Homestay Horror Stories


Homestay is such a crucial part of a student’s experience abroad and it usually is where students have the biggest difficulties adjusting to their new life abroad.

One of the biggest problems for a lot of countries and cities is that home-stays have become a business. There is a big difference between a family who wants to have a foreign student in their home because of the cultural experience, and a family who wants to have a student only because it is a source of income. With the latter, students are more likely to experience problems, bad experiences, and horror stories....

We had a chance to talk to some of our agents and friends in the sector and investigate some of the most horrific homestay stories. Here are some of the worst we found. It should be said that these are very extreme and are the exception, and not the rule. (All students involved in the following stories were promptly changed to other homestays)

Pest control.
"Mom, there are Rats in my room!" This is what Andrea (not her real name) told her Mom in Mexico after hearing strange noises in her room the first night and finding a couple of black fat rats digging and eating the caramel sweets that she brought as a gift for her homestay family....

Garage room.
One student from Korea reported to the homestay coordinator at the school, that his room was changed to one inside the garage due to the arrival of the homestay’s family new baby. Because the new parents did not want any noise in the house for the newborn, his family did not allow him to enter the house, and his food was delivered to his room twice a day. He also had a strict schedule to use the bathroom.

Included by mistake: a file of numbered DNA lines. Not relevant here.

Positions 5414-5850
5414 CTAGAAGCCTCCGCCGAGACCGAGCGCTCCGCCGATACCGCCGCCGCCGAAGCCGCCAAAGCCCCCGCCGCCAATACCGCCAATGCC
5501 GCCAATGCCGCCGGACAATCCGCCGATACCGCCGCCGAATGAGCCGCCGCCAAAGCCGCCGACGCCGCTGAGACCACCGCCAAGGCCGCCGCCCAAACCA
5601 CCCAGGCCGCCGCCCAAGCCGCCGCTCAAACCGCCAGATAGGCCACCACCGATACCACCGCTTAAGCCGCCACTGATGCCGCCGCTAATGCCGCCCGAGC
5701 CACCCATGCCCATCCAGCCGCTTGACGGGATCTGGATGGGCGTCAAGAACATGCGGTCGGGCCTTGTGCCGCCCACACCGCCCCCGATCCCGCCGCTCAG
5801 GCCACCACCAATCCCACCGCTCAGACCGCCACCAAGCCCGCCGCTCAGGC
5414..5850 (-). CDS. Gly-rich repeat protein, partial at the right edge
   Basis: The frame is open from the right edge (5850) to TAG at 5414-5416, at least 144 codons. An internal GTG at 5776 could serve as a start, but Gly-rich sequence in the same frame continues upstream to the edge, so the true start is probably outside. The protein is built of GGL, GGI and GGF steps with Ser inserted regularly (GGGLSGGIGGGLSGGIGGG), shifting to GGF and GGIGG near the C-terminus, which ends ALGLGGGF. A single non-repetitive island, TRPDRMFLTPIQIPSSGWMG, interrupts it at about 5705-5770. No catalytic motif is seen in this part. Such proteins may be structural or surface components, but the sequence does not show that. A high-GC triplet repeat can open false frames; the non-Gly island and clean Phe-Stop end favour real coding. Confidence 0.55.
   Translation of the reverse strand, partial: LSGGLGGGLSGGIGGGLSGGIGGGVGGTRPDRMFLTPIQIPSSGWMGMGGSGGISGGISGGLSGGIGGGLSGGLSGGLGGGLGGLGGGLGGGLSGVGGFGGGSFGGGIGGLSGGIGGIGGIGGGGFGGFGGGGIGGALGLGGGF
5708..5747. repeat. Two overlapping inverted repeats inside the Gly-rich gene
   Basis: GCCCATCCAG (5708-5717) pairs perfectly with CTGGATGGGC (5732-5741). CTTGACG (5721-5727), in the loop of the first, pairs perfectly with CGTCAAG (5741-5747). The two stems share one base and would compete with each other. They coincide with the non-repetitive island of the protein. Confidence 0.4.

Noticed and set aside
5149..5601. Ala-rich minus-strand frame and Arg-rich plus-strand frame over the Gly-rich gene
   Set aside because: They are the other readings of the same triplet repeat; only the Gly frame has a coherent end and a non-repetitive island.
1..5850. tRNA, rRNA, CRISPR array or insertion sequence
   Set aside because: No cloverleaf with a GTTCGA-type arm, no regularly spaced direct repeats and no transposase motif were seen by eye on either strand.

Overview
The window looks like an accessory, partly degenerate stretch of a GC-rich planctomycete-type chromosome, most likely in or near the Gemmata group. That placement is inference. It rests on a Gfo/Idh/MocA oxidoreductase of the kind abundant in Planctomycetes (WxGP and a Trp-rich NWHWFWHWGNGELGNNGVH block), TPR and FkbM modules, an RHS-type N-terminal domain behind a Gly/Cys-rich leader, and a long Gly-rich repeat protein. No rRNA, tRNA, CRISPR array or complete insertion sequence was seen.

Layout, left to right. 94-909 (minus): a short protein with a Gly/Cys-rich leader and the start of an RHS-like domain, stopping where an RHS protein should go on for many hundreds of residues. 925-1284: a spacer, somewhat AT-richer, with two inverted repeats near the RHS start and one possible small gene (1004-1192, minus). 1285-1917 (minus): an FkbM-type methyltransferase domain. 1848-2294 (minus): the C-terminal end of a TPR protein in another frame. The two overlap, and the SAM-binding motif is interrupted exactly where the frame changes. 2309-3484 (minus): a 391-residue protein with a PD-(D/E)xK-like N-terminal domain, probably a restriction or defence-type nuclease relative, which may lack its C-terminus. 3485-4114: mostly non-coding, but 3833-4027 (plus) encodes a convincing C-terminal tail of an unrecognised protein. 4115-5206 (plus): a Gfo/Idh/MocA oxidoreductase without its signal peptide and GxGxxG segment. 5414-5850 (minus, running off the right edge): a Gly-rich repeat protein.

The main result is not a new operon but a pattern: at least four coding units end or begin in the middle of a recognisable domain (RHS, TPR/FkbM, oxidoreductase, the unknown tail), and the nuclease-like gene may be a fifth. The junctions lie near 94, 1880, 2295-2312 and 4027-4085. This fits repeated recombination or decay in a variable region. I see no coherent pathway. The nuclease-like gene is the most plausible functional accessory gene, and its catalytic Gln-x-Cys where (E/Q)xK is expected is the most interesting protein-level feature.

Naked dad.
One female student from Brazil requested a change of homestay, after her homestay dad casually exited the bathroom and walked around the kitchen naked, where she was having breakfast....

House rules from hell
One student reported that the House rules in his homestay were crazy. “What do you mean crazy?” the homestay coordinator asked Well, they measure and weigh my food, they time my showers, and if I go over the time, they cut the hot water. They don't turn the heater at night (And it was middle of winter in eastern Canada) and they have an allowance of how much toilet paper I can use per week....

Gangsta style.
One male student had to change homestay families after the police raided his house at 2AM. Apparently, the family had a lucrative side business growing marijuana in the basement.

So all this leaves us with the question:
What could agents do, so your clients don't have a bad homestay experience?

Here are five tips that can help your students have awesome homestay experiences:

1) Keep track of good families: If you are doing your homework and following up with your students, you will get feedback from the families where they are staying. If they rave about them, put in the ¨great homestay list¨ Then, start requesting those families every time you have new students.

2) Maximum number of students: In some places it is common for families to host a couple of students; however, when you have renovated part of your house so you can host 8 students, really what you have is a small hostel. Usually, more than three international students in the house are just too many.

3) Language Spoken at the homestay: This one should be a no-brainer and a standard in the industry. However, often schools and providers place students that speak the same language in the same household, especially in the summer. You must be clear and demand that this type of arrangement is unacceptable. Students are paying top dollar to learn a language, and having another person who speaks their own language is jeopardizing important immersive learning.

4) House Location: This is a tricky one, as some cities only have home-stays in the suburbs. However, when a student needs to take two buses and a train and spend one and half hours every day to get to and from the school, it’s just a bit too much. Before you accept the family for the student, make sure you search where it is located and how easy it is to access by public transit.

5) Expectations: Some clients have very specific expectations about what a homestay family should be, look like, do, don´t do. It is very important that the students get realistic feedback on what a homestay is, and iis not, so there are no surprises when they arrive.

Do you have any positive or horror homestay stories? Please share them with us for a future edition!